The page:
Data loss prevention (DLP) products are only as good as their ability to accurately identify and monitor sensitive
data, and this begins with the data discovery process. Most organizations store sensitive data in a wide variety of formats and locations. Those include spreadsheets and test documents on network file shares; individual desktop and laptop systems; and databases, application-specific storage and storage areas networks (SANs).
DLP products are only as good as their ability to accurately identify and monitor sensitive data, and this begins with the data discovery process.
Look for all possible types of formats and storage options in use in your organization when investigating data discovery options in DLP products. For file types, some of the most common include Microsoft Word, Excel, PowerPoint, Adobe PDF files, image files and plain text files. Network locations and types include file shares using the Common Internet File System and Server Message Block protocols, Network File System shares, and databases including Oracle, Microsoft SQL Server, Sybase and MySQL.
Support for scanning storage areas networks using Fibre Channel and iSCSI; Web and FTP servers; and specific content-hosting tools such as Wiki and bulletin board software may be important, as well. As you likely won't know all content types and locations, a safe rule of thumb is "the more, the better."
Another key consideration is flexibility in performing searches. Most tools allow simple or more complex keyword matches, while others allow you to create sophisticated regular expression matches for specific content strings, known pattern-matching for sequences such as credit card numbers and Social Security numbers, and even database-specific queries. Search filters such as time period, document modification date, last user account access and others should be mandatory requirements, as well.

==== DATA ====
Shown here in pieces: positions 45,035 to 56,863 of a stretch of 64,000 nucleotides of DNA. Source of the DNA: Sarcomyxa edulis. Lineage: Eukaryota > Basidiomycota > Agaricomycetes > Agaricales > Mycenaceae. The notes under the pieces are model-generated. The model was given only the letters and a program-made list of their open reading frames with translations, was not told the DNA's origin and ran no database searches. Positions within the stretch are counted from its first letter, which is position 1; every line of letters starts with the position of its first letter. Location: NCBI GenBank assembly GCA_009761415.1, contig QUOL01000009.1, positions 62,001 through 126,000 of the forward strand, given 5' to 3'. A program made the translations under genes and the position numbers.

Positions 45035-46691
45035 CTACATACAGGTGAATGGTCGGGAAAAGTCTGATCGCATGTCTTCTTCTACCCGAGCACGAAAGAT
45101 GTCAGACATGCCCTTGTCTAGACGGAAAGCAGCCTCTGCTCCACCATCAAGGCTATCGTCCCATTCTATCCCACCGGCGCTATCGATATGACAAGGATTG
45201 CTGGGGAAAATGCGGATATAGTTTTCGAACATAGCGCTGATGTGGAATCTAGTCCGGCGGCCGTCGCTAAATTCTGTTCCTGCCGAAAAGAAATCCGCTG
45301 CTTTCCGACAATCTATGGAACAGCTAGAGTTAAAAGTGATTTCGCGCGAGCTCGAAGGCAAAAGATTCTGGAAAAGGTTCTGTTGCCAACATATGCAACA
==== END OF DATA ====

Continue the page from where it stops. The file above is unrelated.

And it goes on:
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Once data is identified, data loss prevention products should fingerprint, or mark, the data in some way. Common methods for fingerprinting data include the use of cryptographic hash values using MD5 and SHA-1 algorithms, and proprietary tagging or labeling based on file attributes. Tagged data should be categorized based on attributes such as sensitivity and classification levels, location, type (financial and health care, for example) and monitoring frequency. Each tagged file's metadata should then be archived and retained for analysis and comparison in a central repository. As this repository can get very large, be sure to inquire about performance when performing historical searches and real-time comparisons for alerts and potential violations.
Read more on choosing DLP products in our guide.
About the author
Dave Shackleford is founder and principal consultant with Voodoo Security; a SANS analyst, instructor and course author; as well as a GIAC technical director. He has consulted with hundreds of organizations in the areas of security, regulatory compliance, and network architecture and engineering. He is a VMware vExpert and has extensive experience designing and configuring secure virtualized infrastructures, and is the lead author of the SANS Virtualization Security Fundamentals course. He has previously worked as chief security officer for Configuresoft; chief technology officer for the Center for Internet Security; and security architect, analyst and manager for several Fortune 500 companies. Additionally, Dave is the co-author of Hands-On Information Security from Course Technology.
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